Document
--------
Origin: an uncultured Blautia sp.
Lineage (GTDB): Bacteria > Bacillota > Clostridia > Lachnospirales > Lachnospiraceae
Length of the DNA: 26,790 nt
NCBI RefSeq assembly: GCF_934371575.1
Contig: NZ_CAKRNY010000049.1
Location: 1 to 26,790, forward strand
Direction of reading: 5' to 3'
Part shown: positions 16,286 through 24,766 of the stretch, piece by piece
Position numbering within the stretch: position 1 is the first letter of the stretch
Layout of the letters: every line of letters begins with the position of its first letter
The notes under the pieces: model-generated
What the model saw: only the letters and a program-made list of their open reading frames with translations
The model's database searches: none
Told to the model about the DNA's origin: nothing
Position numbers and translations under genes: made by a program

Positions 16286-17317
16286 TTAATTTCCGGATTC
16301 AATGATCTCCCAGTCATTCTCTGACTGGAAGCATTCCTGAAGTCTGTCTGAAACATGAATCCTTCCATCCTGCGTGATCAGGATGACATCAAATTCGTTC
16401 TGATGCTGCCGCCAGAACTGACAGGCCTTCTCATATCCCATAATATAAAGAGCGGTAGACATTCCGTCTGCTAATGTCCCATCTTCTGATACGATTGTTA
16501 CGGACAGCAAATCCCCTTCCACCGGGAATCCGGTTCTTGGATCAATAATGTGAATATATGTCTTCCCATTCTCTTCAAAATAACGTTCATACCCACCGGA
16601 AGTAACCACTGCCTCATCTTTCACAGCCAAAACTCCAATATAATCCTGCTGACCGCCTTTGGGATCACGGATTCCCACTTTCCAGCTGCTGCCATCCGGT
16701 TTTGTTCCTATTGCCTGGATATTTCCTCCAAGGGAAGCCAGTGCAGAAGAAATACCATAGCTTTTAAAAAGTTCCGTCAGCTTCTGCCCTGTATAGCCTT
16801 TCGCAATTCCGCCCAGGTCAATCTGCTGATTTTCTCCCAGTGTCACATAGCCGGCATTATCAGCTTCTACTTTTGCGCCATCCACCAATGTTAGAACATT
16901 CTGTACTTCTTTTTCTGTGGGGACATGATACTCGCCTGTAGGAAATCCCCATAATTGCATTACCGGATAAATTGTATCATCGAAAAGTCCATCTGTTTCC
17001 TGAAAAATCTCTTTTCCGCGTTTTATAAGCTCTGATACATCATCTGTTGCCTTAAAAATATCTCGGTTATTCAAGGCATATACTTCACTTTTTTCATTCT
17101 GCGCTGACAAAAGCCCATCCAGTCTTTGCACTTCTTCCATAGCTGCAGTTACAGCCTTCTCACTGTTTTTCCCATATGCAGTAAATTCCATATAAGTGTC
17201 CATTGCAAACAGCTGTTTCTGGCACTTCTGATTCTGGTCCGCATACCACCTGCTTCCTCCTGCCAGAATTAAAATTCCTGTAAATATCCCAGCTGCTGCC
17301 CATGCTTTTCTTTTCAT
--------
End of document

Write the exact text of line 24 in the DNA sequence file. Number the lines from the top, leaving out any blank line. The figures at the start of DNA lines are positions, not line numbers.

16901 CTGTACTTCTTTTTCTGTGGGGACATGATACTCGCCTGTAGGAAATCCCCATAATTGCATTACCGGATAAATTGTATCATCGAAAAGTCCATCTGTTTCC